Scott Campbell was in Hong Kong in December to present a series of new works at Over the Influence. We caught up with him at the opening to learn more about his colourful life.
“I always loved the sciences growing up, and I still do. I went to the University of Texas, and basically, I was interning in this bacteriology lab under this professor, who was doing cool stuff. He was basically trying to isolate bacteria growing on the leaves of plants. Long story short, for 12 years this guy was trying to figure out exactly what was happening in this bacteria’s metabolism and what protein was triggering this reaction. It just so happened that during my semester there, he did it. He figured it all out, he published his paper, received his kudos. Everyone in the lab was super excited, and I just kind of realised that I don’t have a 12-year attention span. I want to wake up and be like, “I want to do this today.”
I need that immediate gratification, even though science and research are so honourable, but the lifestyle is just not one that I’m compatible with. I dropped out and ran away to California. I happened upon tattooing, which was a way to draw pictures and feed myself, and travel and make cash. I was like a criminal gypsy for most of my twenties, and it was great. It was awesome, until you need things like health insurance. Tattooing supported me and I loved it, I still do. I wasn’t good at college. I finally accepted that it won’t fit no matter how hard I try. It worked out in the end.
The past 10 years I shifted to more fine-art projects, working in all kinds of mediums. I keep coming back to working with cash. I really love the dimension of it and the tactile quality. It’s the authority that money has, which is fun to destroy. It’s fun to take something that is so revered and just, you know, just fuck it up for the sake of making something beautiful. It demands people’s attention.
This show specifically is very specific in subject matter, it’s a lot of textural stuff with different skulls. They’re like an old friend. I was a rebellious punk rock kid who drew skulls to piss off my parents and it’s become this kind of mantra for me and obviously holds a lot of relevance in tattooing. I think they’re really important because accepting our mortality and having mortality in the room with us acknowledges that we’re temporary and everything we worry about on a day-to-day basis isn’t really as heavy as we make it.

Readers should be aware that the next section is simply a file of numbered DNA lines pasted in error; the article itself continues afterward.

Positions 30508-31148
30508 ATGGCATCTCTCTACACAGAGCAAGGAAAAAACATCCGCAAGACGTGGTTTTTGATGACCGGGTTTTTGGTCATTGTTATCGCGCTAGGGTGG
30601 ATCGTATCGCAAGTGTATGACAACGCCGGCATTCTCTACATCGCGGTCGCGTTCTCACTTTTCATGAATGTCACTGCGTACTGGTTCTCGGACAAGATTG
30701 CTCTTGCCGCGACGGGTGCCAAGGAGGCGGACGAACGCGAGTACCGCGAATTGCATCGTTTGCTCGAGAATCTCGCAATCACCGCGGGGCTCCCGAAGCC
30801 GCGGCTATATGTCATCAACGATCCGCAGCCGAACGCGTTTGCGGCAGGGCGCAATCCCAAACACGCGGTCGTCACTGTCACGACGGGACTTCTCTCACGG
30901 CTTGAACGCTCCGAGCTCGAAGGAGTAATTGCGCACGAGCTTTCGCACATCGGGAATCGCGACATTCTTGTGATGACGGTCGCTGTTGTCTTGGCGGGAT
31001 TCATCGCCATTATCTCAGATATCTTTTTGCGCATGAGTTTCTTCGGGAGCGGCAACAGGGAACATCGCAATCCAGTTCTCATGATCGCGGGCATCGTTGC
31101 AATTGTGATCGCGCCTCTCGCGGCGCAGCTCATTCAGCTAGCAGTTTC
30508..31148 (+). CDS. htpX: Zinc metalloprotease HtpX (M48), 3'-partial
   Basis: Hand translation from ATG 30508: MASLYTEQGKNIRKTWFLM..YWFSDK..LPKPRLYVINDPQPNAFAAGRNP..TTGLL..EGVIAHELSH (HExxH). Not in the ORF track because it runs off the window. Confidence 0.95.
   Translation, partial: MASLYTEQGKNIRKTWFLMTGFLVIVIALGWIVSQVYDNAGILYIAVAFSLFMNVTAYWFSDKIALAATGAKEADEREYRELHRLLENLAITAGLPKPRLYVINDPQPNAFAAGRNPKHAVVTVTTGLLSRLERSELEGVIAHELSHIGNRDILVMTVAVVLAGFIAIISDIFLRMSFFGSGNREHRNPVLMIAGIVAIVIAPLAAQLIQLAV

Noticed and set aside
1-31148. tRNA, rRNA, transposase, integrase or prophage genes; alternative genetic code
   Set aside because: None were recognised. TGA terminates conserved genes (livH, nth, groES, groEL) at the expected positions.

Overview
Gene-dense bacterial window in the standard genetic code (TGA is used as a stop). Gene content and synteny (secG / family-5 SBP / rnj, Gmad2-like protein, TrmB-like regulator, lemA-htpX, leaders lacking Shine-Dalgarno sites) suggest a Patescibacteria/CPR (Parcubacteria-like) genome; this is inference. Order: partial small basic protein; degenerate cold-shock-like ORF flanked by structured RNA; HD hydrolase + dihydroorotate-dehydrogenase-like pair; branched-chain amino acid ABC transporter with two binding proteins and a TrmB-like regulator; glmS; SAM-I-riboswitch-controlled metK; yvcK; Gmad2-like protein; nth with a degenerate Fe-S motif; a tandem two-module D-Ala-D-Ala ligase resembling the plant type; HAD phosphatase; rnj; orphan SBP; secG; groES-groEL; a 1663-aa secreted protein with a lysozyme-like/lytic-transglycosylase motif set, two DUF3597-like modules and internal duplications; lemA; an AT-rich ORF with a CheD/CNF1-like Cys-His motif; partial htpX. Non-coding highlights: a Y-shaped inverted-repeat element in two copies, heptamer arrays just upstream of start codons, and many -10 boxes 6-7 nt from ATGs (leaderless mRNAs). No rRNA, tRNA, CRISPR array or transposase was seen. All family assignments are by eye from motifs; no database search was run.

Everything starts with a drawing, basically like a topographical map and then we cut each layer one by one. We lay all the money out and the drawing on top of it, and a laser cutter follows the path of the drawing. We stack them up and glue them on top of each other. I do some two-dimensional stuff, but I like to do things that are more engaging and pull you in a little bit more.
It feels a bit theatrical, I like the subtlety of the skull where it’s not what you immediately see. It’s present, but it doesn’t push itself upon you. It’s just playing with the hierarchy of the elements and which one you gravitate towards first.
I think I have a complicated relationship with authority, I don’t like being told I’m supposed to do something. The fact that I’m supposed to consider money so sacred immediately makes me want to tear it up. I will destroy the money for the sake of creating something that I think is more interesting, and just kind of treating it so disrespectfully that it’s just a medium. It’s just like a tube of paint or anything else. It’s taking away that authority about it.
Tattooing is pure in a way that it has no resale value. I’ll do a tattoo and it just serves emotional needs. We honour that, and its purpose, and it will never end up at Sotheby’s. My canvas has an opinion, though. If I want to get weird and experimental, I have to ask your permission. I definitely think, in a way, most tattoo artists crave more freedom because you really feel your audience being your customer so present in the room.
Doing something like [fine art] is liberating in that I can do whatever I want, and I don’t have to ask anyone’s permission. I think all artists crave as much freedom as possible. I mean, that’s the only thing worth anything.”